In an e-mail to the Standard on Wednesday, Karni maintained Signal’s innocence and that police were continuing to investigate.

“Signal Tours Ltd. is one of the oldest and largest traveling firms in Israel and for 30 years it has been one of the leading firms in its field of activity. During said 30 years, Signal has established a flawless reputation and it is very well known,” he wrote.

“Signal shall act in the matter in accordance with the conclusions of the investigation conducted by the Israeli Police and currently Daniel Krupnick is held under arrest and a thorough police investigation in the matter of his actions is being conduct [sic],” Karni added.

At least 30 families are struggling to regain their lost money. In some cases, like Chasan’s, credit card companies provided temporary credits for the charges, and those companies will look to Krupnik to recoup their losses.

Last week Chasan called the New York headquarters of Israel’s Ministry of Tourism to seek their aid.

Ruth Mekel, director of public relations at the ministry, told the Standard that its information center forwarded the complaint to the ministry’s Jerusalem office. Now that the matter is under police investigation, the ministry is unable to intervene, she said.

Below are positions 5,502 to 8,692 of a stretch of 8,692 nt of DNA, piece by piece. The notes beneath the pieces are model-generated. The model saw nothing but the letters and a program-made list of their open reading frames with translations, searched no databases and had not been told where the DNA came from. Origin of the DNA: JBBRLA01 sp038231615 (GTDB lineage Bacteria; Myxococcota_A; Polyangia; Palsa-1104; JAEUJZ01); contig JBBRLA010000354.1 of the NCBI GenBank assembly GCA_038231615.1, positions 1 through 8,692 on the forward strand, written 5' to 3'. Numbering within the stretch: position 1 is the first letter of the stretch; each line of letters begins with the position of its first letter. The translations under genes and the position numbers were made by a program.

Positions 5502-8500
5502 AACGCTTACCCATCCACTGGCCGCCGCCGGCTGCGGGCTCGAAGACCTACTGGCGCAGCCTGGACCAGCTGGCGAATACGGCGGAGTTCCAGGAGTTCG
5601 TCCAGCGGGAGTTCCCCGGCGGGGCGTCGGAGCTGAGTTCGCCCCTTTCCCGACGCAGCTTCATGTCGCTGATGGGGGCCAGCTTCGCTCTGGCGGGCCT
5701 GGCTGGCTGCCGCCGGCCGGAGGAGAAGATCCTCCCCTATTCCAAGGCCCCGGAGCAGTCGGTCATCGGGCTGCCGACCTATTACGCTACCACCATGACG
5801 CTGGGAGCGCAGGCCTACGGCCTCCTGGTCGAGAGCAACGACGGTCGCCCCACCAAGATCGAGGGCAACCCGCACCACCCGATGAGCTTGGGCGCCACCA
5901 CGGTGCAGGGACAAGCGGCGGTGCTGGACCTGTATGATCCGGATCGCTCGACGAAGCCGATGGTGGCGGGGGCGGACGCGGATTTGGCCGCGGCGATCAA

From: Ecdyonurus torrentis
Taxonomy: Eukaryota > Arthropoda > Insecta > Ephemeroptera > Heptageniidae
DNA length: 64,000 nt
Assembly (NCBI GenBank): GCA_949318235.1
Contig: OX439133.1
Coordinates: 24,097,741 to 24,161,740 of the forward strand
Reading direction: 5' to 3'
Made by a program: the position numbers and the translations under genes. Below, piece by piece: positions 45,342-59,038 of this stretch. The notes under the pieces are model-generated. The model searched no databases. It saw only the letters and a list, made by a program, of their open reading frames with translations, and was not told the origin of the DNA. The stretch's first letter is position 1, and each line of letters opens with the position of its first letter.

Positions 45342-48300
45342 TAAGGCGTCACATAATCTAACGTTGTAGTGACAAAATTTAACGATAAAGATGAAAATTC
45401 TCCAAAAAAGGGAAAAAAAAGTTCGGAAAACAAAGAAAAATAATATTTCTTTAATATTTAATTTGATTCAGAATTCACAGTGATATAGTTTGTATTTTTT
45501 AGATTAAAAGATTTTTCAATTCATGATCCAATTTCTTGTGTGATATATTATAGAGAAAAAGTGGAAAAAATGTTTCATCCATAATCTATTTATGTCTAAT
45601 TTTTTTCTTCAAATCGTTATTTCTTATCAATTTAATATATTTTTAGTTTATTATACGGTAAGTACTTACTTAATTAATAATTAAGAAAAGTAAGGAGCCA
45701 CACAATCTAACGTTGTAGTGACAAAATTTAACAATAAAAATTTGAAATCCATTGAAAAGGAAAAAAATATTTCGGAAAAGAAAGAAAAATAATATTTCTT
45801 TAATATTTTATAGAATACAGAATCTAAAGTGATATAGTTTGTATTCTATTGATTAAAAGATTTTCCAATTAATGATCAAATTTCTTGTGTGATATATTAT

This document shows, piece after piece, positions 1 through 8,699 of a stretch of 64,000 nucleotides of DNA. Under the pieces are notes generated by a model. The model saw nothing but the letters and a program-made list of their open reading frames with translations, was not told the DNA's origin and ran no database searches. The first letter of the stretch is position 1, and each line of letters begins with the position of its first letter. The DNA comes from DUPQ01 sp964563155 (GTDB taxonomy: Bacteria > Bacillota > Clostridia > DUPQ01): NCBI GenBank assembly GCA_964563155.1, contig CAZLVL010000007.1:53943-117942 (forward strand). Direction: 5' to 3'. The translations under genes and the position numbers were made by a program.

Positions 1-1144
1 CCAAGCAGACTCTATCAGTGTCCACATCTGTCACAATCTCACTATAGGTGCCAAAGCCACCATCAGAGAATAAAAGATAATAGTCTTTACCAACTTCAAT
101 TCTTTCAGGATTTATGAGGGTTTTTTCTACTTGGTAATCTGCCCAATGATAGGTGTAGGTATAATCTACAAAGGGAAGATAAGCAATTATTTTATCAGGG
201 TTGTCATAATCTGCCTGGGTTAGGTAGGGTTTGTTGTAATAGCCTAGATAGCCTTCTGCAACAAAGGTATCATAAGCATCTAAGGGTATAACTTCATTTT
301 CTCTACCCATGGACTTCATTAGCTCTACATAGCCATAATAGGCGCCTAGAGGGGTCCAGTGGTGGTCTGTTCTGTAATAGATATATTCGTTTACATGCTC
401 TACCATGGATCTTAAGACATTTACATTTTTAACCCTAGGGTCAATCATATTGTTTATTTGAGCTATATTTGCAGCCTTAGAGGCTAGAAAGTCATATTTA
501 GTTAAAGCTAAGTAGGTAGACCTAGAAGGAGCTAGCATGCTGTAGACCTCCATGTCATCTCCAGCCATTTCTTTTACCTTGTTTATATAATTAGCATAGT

“Of course we are sorry that the families were subjected to a harrowing experience, and are positive that proper measures will be taken to prevent such occurrences in the future,” she e-mailed the Standard on Wednesday. “It is important to note that it is an isolated incident which should not have any negative impact on travel to Israel or Israel’s image.”

Mekel recommended that travelers look to the ministry when planning a trip to Israel to see which travel agents it recommends. The ministry is also looking into the possibility of creating a tour operators’ fund, which would secure clients’ money in cases of fraud, she wrote.

“The experience definitely left a little damper [on the excitement of Israel],” said Debbie Greenbaum, whose Pesach travel plans have been put on hold. “We will go, but when it’s a better time and not so expensive. And directly through El Al.”